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Jack Wilshere broke from the midfield ranks to drive at a vulnerable Newcastle defence. With options to both his left and right, he, astutely, chose to feed Alex Iwobi into the right channel. His low pass, initially aimed at Alexandre Lacazette, eventually fell to Alexis Sanchez at the far post. The Chilean’s shot deflected into the air, before being half cleared by a Newcastle head. Little did they know that Mesut Ozil and his wondrous left foot was lurking, taking two steps back to set himself, anticipating the poor clearance, before hooking a vicious volley into the goal and past Rob Elliot.

Arsenal continued to press for more goals with the lead, looking fairly comfortable in defensive areas. Hector Bellerin skewed a volley over the crossbar after another cute, dinked through ball into his path from Sanchez, Alexandre Lacazette had a marginal shout for a penalty turned away, before bundling his way through the Newcastle defence and almost getting a shot away, and then he and Mesut Ozil linked up beautifully with a precise one-two, only for the German’s dink over the onrushing Elliot to be cleared off the line by a recovering defender.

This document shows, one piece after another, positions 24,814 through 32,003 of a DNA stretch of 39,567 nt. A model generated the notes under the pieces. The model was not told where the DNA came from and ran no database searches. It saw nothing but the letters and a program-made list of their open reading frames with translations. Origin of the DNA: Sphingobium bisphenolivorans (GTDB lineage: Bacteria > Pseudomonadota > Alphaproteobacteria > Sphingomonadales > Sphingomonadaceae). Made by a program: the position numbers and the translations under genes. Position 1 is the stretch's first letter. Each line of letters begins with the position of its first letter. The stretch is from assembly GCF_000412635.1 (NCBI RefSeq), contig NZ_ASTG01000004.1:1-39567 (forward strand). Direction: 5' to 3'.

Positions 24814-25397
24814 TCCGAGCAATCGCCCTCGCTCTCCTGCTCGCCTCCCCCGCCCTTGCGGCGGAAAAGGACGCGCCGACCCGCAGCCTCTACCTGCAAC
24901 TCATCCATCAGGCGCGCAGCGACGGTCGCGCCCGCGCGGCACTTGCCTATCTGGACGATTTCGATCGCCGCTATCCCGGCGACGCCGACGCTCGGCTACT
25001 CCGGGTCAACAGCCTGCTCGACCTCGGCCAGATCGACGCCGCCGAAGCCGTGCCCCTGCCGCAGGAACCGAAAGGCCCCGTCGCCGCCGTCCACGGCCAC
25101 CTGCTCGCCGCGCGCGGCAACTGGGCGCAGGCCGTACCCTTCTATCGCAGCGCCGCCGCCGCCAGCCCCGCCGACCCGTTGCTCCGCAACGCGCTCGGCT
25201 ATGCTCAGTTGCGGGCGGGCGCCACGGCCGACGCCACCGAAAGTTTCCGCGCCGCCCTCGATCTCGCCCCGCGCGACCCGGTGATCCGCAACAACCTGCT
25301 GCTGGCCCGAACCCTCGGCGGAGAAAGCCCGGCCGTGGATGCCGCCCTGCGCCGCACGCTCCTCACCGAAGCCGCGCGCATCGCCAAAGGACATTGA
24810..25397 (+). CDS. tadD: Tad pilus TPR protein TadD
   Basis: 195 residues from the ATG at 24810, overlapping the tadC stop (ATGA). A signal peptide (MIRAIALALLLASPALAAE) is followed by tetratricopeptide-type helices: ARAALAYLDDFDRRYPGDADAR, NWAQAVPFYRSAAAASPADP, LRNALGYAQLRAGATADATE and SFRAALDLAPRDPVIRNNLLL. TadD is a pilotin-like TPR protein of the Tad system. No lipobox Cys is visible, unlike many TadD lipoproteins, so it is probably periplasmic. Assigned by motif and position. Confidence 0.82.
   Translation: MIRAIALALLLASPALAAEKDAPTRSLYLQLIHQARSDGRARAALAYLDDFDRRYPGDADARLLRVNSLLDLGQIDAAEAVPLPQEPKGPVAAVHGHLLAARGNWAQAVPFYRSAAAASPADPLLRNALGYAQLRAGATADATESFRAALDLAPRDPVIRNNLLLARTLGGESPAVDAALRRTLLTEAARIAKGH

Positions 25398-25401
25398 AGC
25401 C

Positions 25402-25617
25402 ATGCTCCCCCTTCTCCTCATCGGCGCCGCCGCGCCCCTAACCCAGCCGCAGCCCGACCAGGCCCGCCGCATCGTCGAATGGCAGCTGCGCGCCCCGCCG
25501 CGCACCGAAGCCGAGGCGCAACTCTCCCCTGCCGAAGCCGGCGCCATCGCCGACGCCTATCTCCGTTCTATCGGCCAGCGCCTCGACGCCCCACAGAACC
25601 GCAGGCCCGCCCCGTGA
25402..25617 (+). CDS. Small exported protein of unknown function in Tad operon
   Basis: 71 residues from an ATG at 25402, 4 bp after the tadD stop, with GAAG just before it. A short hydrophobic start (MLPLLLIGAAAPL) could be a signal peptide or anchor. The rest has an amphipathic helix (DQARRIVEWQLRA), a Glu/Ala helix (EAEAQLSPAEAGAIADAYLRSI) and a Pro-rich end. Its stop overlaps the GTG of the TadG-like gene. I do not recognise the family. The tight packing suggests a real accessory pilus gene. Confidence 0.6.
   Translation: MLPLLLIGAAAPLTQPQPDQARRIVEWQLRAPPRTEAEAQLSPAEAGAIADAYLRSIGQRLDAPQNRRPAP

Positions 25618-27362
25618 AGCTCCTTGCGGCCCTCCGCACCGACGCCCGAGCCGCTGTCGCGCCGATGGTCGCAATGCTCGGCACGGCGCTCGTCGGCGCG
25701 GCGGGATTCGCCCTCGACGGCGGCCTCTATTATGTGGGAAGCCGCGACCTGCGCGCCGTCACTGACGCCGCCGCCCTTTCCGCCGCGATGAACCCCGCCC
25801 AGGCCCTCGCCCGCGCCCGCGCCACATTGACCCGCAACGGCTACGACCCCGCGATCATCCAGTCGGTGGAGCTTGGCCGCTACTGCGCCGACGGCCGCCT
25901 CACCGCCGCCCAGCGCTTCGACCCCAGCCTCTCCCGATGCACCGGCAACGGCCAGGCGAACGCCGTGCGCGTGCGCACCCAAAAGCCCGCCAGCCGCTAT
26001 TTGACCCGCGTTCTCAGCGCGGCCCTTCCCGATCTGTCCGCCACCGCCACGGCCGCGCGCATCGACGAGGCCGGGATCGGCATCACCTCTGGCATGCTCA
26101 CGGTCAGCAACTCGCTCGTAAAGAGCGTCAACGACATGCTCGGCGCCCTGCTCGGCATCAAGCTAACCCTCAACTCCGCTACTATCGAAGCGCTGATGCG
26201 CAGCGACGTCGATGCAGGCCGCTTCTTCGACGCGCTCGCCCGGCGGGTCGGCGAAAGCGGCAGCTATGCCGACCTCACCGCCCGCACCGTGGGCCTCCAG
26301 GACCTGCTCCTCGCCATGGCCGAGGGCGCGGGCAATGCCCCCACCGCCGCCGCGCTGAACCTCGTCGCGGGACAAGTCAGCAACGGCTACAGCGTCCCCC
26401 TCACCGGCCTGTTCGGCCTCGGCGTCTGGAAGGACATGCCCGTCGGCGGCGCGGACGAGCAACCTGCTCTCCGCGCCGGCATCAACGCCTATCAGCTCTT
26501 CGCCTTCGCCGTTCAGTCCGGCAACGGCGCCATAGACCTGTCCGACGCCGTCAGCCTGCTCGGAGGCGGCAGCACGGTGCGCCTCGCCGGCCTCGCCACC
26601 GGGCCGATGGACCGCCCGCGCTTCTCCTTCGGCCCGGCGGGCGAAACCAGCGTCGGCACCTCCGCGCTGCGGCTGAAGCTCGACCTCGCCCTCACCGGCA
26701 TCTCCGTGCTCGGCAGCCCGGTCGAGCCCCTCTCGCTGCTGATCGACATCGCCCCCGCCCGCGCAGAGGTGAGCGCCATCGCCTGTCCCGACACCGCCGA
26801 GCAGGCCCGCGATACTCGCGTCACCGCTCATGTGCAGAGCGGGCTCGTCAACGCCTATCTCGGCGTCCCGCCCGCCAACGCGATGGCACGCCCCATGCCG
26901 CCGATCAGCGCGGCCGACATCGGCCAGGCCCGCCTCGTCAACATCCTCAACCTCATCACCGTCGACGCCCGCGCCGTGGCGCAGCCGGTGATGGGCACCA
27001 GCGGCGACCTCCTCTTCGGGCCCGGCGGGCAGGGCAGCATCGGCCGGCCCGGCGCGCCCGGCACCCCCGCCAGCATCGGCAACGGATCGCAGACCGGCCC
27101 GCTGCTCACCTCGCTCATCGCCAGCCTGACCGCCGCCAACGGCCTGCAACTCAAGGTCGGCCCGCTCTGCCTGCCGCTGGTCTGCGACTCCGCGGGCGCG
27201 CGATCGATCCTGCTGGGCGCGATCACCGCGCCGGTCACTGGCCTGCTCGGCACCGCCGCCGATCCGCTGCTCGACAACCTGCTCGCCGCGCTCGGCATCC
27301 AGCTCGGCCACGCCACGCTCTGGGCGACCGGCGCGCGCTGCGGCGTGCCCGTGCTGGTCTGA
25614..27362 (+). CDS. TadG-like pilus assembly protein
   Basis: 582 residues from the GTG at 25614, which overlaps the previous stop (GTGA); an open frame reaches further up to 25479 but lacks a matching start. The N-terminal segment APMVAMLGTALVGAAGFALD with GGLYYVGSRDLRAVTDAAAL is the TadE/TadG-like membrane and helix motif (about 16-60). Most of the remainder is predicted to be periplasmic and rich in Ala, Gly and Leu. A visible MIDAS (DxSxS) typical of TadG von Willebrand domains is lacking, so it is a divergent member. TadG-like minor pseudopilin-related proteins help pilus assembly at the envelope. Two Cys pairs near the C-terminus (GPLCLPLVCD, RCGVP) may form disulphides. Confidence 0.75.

As the half drew to a close, Arsenal continued to command the match. Newcastle created extremely little, having just two shots in the whole half. Petr Cech, for example, made just one save. The Gunners, meanwhile, had 12 shots, three on target and a massive five blocked. Perhaps more significantly, they had made 408 total passes in the first half, nearly three times Newcastle’s 138. And of those 408 passes, 171 were in the final third. Not only did Arsenal have full command of the game with 76.8% of the possession, but they were playing in the right areas. Very, very comfortable indeed.

Upon the restart, the very same dominance of the first half was reinstated by Arsenal. Alexis Sanchez saw lots of the ball down the left flank, with his dart and dribble inside almost leading to an own goal. Jack Wilshere burst his way past a couple of midfielders from deep, in his stereotypical style, while Alex Iwobi’s bundled effort nearly sat up for him on the rebound as Rob Elliot scrambled to clear.